I have to split the given list into non-empty sub-lists each of which is either in strictly ascending order, in strictly descending order, or contains all equal elements. For example, [5,6,7,2,1,1,1] should become [[5,6,7],[2,1],[1,1]].
Here is what I have done so far:
splitSort :: Ord a => [a] -> [[a]] splitSort ns = foldr k  ns where k a  = [[a]] k a ns'@(y:ys) | a <= head y = (a:y):ys | otherwise = [a]:ns'
I think I am quite close but when I use it it outputs [[5,6,7],,[1,1,1]] instead of [[5,6,7],[2,1],[1,1]].
Here is a kinda ugly solution, with three
reverse in one line of code :).
addElement :: Ord a => a -> [[a]] -> [[a]] addElement a  = [[a]] addElement a (x:xss) = case x of (x1:x2:xs) | any (check a x1 x2) [(==),(<),(>)] -> (a:x1:x2:xs):xss | otherwise -> [a]:(x:xss) _ -> (a:x):xss where check x1 x2 x3 op = (x1 `op` x2) && (x2 `op` x3) splitSort xs = reverse $ map reverse $ foldr addElement  (reverse xs)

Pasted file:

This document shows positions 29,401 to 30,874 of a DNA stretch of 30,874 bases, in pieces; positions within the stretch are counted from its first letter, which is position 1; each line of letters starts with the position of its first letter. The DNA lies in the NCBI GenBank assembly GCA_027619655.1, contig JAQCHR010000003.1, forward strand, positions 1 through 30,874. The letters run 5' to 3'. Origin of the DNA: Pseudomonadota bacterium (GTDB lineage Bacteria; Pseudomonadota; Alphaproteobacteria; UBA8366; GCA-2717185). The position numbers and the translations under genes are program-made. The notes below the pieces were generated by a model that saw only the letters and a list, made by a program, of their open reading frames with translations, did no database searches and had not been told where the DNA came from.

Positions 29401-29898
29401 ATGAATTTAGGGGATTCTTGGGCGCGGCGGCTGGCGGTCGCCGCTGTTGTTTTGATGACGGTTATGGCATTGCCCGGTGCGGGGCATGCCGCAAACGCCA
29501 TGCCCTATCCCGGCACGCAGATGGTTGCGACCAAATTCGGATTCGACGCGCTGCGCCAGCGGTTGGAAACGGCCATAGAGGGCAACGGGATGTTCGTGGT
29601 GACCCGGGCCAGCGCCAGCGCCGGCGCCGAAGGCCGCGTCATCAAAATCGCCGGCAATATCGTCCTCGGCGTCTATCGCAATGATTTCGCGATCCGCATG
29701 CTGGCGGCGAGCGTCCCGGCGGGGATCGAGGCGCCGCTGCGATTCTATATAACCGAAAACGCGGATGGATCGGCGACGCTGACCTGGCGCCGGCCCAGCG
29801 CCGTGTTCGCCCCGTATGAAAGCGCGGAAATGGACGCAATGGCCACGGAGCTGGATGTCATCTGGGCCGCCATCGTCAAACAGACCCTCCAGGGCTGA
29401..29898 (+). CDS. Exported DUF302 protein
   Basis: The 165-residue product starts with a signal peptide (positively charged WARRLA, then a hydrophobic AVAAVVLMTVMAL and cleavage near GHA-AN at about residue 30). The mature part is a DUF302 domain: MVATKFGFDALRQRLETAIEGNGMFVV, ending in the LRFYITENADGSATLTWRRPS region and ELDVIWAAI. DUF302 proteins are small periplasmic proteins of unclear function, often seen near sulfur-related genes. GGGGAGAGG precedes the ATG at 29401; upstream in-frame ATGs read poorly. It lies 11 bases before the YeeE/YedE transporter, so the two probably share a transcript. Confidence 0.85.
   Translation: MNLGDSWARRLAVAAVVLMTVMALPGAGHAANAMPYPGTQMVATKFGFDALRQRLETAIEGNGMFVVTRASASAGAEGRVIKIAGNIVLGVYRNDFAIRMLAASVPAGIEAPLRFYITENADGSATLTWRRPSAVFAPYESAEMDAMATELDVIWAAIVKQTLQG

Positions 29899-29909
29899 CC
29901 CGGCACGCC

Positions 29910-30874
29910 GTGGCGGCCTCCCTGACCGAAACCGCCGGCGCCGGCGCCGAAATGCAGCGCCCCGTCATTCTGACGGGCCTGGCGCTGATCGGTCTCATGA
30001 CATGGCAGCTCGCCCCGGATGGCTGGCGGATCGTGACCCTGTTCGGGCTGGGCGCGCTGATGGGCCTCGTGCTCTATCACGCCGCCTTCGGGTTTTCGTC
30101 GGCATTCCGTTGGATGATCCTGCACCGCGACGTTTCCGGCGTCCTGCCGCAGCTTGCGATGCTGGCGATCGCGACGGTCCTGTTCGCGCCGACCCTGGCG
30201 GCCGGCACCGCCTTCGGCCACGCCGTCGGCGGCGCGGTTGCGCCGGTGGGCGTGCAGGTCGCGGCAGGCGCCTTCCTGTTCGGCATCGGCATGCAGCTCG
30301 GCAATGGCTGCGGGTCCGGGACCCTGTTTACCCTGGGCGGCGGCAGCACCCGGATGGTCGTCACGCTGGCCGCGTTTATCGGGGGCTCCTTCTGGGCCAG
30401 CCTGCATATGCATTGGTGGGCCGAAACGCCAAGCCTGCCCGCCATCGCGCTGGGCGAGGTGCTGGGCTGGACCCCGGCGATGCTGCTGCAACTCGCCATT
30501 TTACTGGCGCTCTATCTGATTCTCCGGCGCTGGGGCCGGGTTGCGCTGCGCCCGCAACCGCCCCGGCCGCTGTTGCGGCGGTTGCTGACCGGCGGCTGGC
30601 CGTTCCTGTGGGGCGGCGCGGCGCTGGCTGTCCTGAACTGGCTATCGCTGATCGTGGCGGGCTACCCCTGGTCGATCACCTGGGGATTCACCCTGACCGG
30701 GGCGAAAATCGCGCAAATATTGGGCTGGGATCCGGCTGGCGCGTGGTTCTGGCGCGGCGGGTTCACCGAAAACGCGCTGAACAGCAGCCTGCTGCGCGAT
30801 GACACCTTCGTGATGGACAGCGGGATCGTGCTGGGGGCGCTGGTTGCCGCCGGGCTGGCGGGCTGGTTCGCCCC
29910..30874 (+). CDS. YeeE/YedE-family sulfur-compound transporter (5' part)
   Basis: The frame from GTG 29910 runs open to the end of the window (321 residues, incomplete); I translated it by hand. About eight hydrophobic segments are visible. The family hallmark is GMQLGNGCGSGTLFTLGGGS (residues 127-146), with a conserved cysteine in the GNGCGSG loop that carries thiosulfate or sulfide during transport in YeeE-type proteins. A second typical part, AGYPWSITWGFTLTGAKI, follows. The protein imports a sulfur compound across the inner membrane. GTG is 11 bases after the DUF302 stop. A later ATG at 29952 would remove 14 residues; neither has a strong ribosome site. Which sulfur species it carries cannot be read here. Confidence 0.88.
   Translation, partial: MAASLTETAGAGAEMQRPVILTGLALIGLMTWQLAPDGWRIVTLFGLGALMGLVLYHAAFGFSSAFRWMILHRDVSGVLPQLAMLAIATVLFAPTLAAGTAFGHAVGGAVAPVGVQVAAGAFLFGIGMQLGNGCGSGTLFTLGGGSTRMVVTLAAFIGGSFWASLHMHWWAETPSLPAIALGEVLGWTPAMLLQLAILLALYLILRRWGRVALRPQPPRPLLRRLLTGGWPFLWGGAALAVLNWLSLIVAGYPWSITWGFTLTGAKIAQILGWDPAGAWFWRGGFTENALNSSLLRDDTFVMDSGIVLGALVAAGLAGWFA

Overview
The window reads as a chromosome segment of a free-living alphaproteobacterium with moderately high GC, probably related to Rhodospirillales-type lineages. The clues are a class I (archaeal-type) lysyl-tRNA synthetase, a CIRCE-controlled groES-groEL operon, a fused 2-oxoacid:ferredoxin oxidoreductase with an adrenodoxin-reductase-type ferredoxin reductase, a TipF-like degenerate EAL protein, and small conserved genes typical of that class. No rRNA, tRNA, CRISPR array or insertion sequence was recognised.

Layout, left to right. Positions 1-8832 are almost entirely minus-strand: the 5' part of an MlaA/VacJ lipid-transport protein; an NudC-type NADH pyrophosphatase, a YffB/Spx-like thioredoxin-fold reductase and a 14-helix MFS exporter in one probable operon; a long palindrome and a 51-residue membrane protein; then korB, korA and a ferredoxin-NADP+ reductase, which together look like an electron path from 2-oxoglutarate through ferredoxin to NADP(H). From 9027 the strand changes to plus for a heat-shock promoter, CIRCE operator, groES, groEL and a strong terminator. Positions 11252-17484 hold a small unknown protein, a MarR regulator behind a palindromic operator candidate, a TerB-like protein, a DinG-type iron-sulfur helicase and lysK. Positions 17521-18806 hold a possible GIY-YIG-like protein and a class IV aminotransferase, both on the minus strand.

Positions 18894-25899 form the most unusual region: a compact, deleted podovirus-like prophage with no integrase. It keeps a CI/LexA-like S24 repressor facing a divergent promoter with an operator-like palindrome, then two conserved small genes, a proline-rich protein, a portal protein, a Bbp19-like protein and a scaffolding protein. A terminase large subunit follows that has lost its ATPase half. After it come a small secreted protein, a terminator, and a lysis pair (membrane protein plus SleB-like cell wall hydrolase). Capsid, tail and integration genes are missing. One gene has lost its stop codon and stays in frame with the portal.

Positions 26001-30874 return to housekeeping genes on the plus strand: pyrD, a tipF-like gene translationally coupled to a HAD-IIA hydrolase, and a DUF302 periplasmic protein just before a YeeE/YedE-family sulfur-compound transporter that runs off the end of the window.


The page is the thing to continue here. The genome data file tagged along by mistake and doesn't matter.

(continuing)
You can possibly get rid of all the reversing if you modify
addElement a bit.
EDIT: Here is a less reversing version (even works for infinite lists):
splitSort2  =  splitSort2 [x] = [[x]] splitSort2 (x:y:xys) = (x:y:map snd here):splitSort2 (map snd later) where (here,later) = span ((==c) . uncurry compare) (zip (y:xys) xys) c = compare x y
EDIT 2: Finally, here is a solution based on a single decorating/undecorating, that avoids comparing any two values more than once and is probably a lot more efficient.
splitSort xs = go (decorate xs) where decorate :: Ord a => [a] -> [(Ordering,a)] decorate xs = zipWith (/x y -> (compare x y,y)) (undefined:xs) xs go :: [(Ordering,a)] -> [[a]] go ((_,x):(c,y):xys) = let (here, later) = span ((==c) . fst) xys in (x : y : map snd here) : go later go xs = map (return . snd) xs -- Deal with both base cases